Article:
Syria has accused the US of carrying out a "brutal massacre" with a bombing attack in Deir al-Zour province.
The overnight air and artillery strikes killed an estimated 100 pro-government fighters near the Euphrates river, according to the US.
It claimed a right to self-defence, saying it was responding to an attack on its coalition forces.
The Pentagon said Russian mercenaries were also killed, but Russia denies having personnel in the area.
The strikes happened in the Middle Euphrates Valley, which serves as an informal demarcation line in eastern Syria. The government controls the western side and the US-backed Syrian Democratic Forces (SDF) the east.
The two sides have clashed over the past year while trying to drive Islamic State (IS) militants from their last major stronghold in the country.
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The US said the forces aligned with the Syrian government crossed the agreed line and launched an "unprovoked attack" on an SDF headquarters late on Wednesday, near the town of Khusham.
It said 500 pro-government fighters, backed by artillery, tanks, multiple-launch rocket systems and mortars, were involved in the assault.
Who was killed?
Syrian news channel Al-Ikhbariyah said the bombing left "dozens of dead and wounded", and identified the pro-government fighters as "local people".
The Syrian Observatory for Human Rights, a UK-based monitoring group, said they were local tribesmen loyal to President Bashar al-Assad and Afghan Shia militiamen.
One member of the SDF - which is mostly Kurds and Arab fighters - was reportedly wounded in the incident, and there were no US casualties.
A Pentagon official said Russian mercenaries were among the dead. If confirmed, this would be the first time US forces have killed Russians in Syria.
However, the Russian Defence Ministry said it was only aware of 25 Syrian militia being wounded in the strikes, and no casualties.
Did Russia give the 'green light'?
The Pentagon said it had been in constant contact with Russia, raising concerns about a build-up of forces beside the SDF headquarters.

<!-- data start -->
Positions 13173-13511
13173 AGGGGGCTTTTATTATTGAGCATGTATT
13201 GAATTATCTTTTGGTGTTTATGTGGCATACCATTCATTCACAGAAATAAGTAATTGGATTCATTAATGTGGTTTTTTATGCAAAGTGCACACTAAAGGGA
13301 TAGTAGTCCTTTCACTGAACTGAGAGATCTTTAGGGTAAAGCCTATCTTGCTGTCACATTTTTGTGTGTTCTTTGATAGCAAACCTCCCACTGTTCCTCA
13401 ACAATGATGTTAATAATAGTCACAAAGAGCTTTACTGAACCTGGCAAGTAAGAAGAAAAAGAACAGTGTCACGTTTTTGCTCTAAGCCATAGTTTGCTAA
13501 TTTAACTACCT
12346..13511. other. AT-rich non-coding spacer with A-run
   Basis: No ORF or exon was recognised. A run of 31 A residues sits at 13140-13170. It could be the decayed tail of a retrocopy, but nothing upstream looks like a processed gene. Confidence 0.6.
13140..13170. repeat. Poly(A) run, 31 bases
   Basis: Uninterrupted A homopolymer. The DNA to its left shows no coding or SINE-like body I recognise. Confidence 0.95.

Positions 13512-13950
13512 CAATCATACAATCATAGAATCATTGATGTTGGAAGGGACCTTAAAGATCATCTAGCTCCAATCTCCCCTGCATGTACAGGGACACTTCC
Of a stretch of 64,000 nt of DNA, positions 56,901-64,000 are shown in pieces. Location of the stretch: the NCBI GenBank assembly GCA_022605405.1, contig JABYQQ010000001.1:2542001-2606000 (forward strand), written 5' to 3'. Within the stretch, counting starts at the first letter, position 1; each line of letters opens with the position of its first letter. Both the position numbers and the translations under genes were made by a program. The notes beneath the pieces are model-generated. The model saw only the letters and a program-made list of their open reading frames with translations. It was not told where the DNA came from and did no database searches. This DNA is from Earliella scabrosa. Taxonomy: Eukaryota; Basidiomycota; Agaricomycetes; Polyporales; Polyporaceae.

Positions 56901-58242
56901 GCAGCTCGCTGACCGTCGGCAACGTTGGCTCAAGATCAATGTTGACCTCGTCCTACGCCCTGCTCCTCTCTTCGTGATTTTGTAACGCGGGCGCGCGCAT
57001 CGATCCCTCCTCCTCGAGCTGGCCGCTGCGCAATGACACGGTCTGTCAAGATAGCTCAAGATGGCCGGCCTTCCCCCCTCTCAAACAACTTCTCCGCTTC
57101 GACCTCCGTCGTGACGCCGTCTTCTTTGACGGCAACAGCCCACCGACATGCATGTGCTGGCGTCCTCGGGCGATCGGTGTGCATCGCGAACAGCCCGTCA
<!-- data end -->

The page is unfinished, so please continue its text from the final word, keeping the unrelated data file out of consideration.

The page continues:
US Army Colonel Ryan Dillon, a coalition spokesperson, told the BBC that Russia had assured them they were not involved, and so they felt free to launch strikes.
"Everyday we communicate with our Russian counterparts so when this attack occurred they, the best way to say it is, gave us the green light," he said.
By Jonathan Marcus, BBC diplomatic correspondent
US and Russian forces in Syria have a communications line open 24 hours a day to ensure that they do not attack each other.
This is a matter of what the US military calls "deconfliction", not co-ordination.
Initially the line - which has been supplemented on occasions by face-to-face meetings of more senior officers - was focussed on avoiding close encounters in the air. But increasingly - as IS has been rolled up - the "deconfliction" mechanism has been used to try to avoid contacts on the ground as well.
The line was used prior to this latest incident - not least to ensure that Russian army personnel were not located in the target zone.
To say, as the US spokesman did, that the Russians gave a "green light" to the operation is perhaps an exaggeration. But, satisfied that warning had been given, the US engaged the pro-government Syrian fighters with artillery and air strikes, and this appears to have inflicted significant casualties.
How has Syria responded?
The Syrian foreign ministry said it had written to the United Nations, demanding international condemnation.
It described the latest strikes as "a war crime and a crime against humanity", and said the US was directly supporting terrorism.
What does the UN say?
The UN has called for a month-long ceasefire in the country, as violence escalates.
Elsewhere in the country, Syrian forces have bombed the rebel-held Eastern Ghouta region, near the capital, Damascus, for the past four days. At least 201 people have been killed since Monday, according to the Syrian Observatory for Human Rights.
The Syrian government has also been accused of using chemical weapons on a rebel-held town in Idlib province earlier this week.
What is the significance of the oil fields?
One US official told Reuters news agency that the pro-Syrian forces were "likely seeking to seize oilfields in Khusham that had been a major source of revenue for [IS] from 2014 to 2017", the official added.
Both Russia and the US have accused each other of operating in the area to seize control of local oil operations.
Before the war, the Omar oil field was producing 30,000 barrels of oil per day, while the Conoco gas field was producing 13m cubic metres of gas per day.